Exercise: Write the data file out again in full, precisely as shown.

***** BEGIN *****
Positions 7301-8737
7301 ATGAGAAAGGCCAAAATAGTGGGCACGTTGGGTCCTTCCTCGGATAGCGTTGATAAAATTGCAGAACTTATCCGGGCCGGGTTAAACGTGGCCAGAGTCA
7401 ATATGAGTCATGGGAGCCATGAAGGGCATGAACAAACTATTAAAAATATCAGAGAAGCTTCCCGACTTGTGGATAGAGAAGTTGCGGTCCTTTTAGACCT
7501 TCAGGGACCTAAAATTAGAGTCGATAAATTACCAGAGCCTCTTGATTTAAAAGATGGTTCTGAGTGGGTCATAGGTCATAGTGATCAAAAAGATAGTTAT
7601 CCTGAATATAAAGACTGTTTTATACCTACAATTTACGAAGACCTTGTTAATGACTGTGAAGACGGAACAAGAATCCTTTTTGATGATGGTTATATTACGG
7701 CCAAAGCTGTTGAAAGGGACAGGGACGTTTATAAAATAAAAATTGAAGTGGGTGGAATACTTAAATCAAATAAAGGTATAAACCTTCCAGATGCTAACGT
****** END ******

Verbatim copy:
Positions 7301-8737
7301 ATGAGAAAGGCCAAAATAGTGGGCACGTTGGGTCCTTCCTCGGATAGCGTTGATAAAATTGCAGAACTTATCCGGGCCGGGTTAAACGTGGCCAGAGTCA
7401 ATATGAGTCATGGGAGCCATGAAGGGCATGAACAAACTATTAAAAATATCAGAGAAGCTTCCCGACTTGTGGATAGAGAAGTTGCGGTCCTTTTAGACCT
7501 TCAGGGACCTAAAATTAGAGTCGATAAATTACCAGAGCCTCTTGATTTAAAAGATGGTTCTGAGTGGGTCATAGGTCATAGTGATCAAAAAGATAGTTAT
7601 CCTGAATATAAAGACTGTTTTATACCTACAATTTACGAAGACCTTGTTAATGACTGTGAAGACGGAACAAGAATCCTTTTTGATGATGGTTATATTACGG
7701 CCAAAGCTGTTGAAAGGGACAGGGACGTTTATAAAATAAAAATTGAAGTGGGTGGAATACTTAAATCAAATAAAGGTATAAACCTTCCAGATGCTAACGT